The author, being evidently a keon sportsman, is able to give many interesting details concerning the feral life in these singular depressions of the desert. The wild mammals consist of the Dorcas gazelle, with three species of fox, and occasional striped hyænas and jackals; the birds, of sand-grouse, rock-pigeons, turtledoves, and quail. But British sportsmen must be prepared to find, among the primitive inhabitants of these lands, competing sportsmen, as enthusiastic and probably more experienced and persevering than themselves.
Although it is to the questions of water supply, and the dependent problem of agricultural development, that we look mainly for information to this work, yet its author has not been unmindful of many other points of general interest concerning the population of 8000 to 9000 souls and its distribution. They belong to Berber tribes, quite distinct from the fellahin of the Nile Valley, but with admixture from various other sources, and the author has been able, during his sojourn among them,
Encroachment of Sand-dunes at Meheriq. From "An Egyptian Oasis." to learn much that is of interest about their habits and customs. Their fint implements and pottery. We learn that Mr. personal characteristics, peculiarities of land- and Pierpont Morgan has already had explorations comwater-tenure, their taxation and commercial methods menced for the enrichment of American museums, are well described, and the features of their villages and the completion of the railway may not improbably and farms are admirably illustrated. Their modes of lead to excursions to Kharga and its temples becomcombating their great enemy the drifting sands from ing as popular as the trips to the cataracts and the north, which tend to form ever-advancing sand- temples of the Nile are now. The book before us, dunes, receive especial attention. Some of the results which is dedicated to the memory of an old colleague attending this constant sand-drift are illustrated in the of the author, Mr. Thomas Barrow, who fell a victim figures taken from the work.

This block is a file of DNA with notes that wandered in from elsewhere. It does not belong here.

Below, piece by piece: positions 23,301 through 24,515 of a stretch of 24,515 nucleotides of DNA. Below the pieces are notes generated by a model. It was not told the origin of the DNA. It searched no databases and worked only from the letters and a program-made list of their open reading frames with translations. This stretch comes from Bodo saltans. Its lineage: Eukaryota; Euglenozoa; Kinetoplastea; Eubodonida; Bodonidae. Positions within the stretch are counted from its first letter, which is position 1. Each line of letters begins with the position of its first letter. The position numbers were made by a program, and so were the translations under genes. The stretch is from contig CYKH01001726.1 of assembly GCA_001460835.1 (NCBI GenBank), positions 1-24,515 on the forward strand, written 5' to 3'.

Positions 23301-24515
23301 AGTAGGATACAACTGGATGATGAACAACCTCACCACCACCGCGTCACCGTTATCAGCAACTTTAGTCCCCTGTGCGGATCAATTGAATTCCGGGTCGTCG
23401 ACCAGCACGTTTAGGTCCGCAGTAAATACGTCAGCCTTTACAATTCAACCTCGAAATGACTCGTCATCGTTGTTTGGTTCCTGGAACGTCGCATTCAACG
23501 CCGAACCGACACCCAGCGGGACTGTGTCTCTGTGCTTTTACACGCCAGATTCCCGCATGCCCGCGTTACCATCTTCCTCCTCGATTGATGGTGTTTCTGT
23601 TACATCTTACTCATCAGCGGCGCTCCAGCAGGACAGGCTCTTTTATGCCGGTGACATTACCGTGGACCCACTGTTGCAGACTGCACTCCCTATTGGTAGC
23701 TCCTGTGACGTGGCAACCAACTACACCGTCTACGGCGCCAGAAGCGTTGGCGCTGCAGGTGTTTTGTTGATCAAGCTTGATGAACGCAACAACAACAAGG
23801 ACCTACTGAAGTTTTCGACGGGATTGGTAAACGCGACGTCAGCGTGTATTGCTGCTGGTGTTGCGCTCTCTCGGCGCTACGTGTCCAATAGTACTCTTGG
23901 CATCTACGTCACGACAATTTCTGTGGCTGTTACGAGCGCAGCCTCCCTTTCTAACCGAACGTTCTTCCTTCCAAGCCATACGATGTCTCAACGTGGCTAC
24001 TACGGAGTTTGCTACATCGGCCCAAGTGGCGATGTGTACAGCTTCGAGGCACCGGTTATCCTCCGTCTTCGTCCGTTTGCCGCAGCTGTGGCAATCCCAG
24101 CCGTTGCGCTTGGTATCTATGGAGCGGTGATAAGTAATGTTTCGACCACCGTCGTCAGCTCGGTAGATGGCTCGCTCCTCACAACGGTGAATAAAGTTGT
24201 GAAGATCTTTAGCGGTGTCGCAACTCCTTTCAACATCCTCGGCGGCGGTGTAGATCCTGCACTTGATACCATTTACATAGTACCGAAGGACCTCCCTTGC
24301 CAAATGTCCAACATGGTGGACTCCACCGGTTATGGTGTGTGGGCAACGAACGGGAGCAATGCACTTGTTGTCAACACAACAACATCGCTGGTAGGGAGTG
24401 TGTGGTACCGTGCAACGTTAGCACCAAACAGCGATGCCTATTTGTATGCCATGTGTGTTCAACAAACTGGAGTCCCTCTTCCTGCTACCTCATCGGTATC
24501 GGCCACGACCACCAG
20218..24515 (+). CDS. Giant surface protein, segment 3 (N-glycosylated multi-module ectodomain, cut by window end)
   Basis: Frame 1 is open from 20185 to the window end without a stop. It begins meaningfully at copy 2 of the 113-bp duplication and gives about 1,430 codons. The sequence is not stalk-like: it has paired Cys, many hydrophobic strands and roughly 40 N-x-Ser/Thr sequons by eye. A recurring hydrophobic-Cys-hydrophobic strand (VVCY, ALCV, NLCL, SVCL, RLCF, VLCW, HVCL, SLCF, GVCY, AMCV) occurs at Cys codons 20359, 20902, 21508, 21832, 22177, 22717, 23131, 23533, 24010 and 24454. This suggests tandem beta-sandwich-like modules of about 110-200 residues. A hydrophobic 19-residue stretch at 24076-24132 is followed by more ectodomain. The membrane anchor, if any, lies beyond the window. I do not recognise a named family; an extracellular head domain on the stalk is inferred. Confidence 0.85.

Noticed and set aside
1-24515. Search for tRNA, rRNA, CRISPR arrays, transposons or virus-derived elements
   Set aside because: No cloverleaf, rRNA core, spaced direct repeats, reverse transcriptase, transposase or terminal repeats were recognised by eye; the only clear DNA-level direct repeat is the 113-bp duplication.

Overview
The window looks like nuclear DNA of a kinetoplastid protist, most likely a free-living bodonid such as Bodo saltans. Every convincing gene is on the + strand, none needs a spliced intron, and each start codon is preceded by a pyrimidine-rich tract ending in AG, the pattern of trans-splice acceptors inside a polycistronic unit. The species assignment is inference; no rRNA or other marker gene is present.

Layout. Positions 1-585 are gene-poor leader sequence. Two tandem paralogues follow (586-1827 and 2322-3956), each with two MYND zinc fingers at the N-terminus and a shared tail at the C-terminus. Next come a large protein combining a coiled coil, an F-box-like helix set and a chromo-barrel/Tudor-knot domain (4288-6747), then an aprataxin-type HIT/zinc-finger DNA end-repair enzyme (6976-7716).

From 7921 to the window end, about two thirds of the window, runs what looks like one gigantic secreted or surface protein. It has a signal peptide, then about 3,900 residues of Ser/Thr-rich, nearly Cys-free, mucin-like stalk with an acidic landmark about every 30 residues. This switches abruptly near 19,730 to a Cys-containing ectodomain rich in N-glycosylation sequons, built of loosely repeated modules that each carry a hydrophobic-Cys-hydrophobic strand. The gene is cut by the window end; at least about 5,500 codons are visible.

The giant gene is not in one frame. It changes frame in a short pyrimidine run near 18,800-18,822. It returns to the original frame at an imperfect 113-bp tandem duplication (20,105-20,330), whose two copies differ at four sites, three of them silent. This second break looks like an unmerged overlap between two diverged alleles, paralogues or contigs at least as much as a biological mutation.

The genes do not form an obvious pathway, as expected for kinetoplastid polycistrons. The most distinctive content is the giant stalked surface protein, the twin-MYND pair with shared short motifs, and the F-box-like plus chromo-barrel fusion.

to the climate during explorations in the Sudan, ought The Egyptian kings, certainly from as far back as to help to make known the points of interest at. the eighteenth dynasty (1545-1350 B.c.), have claimed taching to these wonderful depressions in the great dominion over these cases. When Egypt fell under Sahara.